(Thursday) 4:00 pm - 5:00 pm
Room 46-3002 (Singleton Auditorium)
43 Vassar St Room 46-3002, Cambridge, MA 02139
The prefrontal cortex play keys roles in numerous diverse aspects of behavior and cognition, ranging from executive functions such as attention, working memory, and cognitive control, to affective behaviors related to depression and anxiety. Correspondingly, dysfunction of the prefrontal cortex is a major feature of numerous neuropsychiatric disorders. Here we will describe ways in which GABAergic interneurons contribute to synchronized, rhythmic patterns of activity that enable prefrontal circuits to perform specific functions. First, I will describe recently published work showing that parvalbumin (PV) interneuron-driven gamma oscillations in the prefrontal cortex play a key role in cognitive flexibility. Then, I will discuss how other interneuron subtypes may regulate theta-frequency oscillations, thereby modulating interactions between the prefrontal cortex and other components of a distributed anxiety network.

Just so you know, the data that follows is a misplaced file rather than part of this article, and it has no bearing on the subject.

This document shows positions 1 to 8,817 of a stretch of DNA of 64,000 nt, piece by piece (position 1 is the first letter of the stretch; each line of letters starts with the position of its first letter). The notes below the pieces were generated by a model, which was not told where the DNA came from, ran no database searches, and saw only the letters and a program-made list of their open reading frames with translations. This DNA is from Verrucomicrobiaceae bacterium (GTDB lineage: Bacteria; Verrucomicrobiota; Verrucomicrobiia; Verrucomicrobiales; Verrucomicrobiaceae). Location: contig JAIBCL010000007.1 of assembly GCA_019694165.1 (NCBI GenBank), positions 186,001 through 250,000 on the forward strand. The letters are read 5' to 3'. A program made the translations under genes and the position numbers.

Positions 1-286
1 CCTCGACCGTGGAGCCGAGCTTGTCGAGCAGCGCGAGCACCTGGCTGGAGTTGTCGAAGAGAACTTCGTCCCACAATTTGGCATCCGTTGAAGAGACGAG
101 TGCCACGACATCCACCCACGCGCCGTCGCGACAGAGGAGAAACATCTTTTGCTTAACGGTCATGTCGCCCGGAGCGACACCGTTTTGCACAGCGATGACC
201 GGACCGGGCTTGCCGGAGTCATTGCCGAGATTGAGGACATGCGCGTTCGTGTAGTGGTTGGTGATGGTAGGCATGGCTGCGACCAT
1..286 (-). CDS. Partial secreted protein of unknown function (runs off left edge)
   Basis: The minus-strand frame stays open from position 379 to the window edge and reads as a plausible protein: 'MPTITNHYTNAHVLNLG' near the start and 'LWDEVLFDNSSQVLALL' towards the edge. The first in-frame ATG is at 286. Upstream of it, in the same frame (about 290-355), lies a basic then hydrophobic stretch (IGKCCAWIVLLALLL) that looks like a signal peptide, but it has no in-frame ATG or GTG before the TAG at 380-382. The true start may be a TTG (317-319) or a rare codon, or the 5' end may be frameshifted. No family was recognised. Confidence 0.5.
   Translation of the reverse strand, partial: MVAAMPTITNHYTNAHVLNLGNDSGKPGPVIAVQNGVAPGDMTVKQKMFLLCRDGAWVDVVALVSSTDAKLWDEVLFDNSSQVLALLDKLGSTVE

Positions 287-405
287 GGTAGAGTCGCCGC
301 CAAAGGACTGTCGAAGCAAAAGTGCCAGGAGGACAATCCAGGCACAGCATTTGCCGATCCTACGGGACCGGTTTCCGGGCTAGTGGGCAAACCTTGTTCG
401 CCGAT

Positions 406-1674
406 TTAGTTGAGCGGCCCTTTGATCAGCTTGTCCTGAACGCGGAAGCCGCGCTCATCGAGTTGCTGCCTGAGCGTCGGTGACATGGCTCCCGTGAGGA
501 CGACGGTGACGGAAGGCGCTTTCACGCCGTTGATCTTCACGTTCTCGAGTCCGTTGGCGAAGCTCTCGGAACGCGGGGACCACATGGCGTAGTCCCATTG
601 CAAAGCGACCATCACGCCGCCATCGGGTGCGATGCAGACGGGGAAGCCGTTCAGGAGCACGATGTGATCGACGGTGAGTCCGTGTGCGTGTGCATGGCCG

Vikaas Sohal, MD, PhD is an Associate Professor of Psychiatry at the University of California – San Francisco. Dr. Sohal’s research focuses on the prefrontal cortex, in particular (1) how the properties of individual prefrontal neurons, their inputs, and their interconnections give rise to emergent patterns of circuit activity, and (2) how these patterns of activity contribute to both normal cognition and the pathological behaviors associated with neuropsychiatric disorders such as schizophrenia and autism. Dr. Sohal carries out studies at multiple levels ranging from brain slices to freely behaving animals, and using a combination of techniques including optogenetics, computational modeling, whole cell recording, calcium imaging, EEG and LFP recording, and sophisticated behavioral assays. He is a board-certified psychiatrist who treats patients with related disorders, particularly schizophrenia.
The Picower Institute for Learning and Memory
Alik Widge, PhD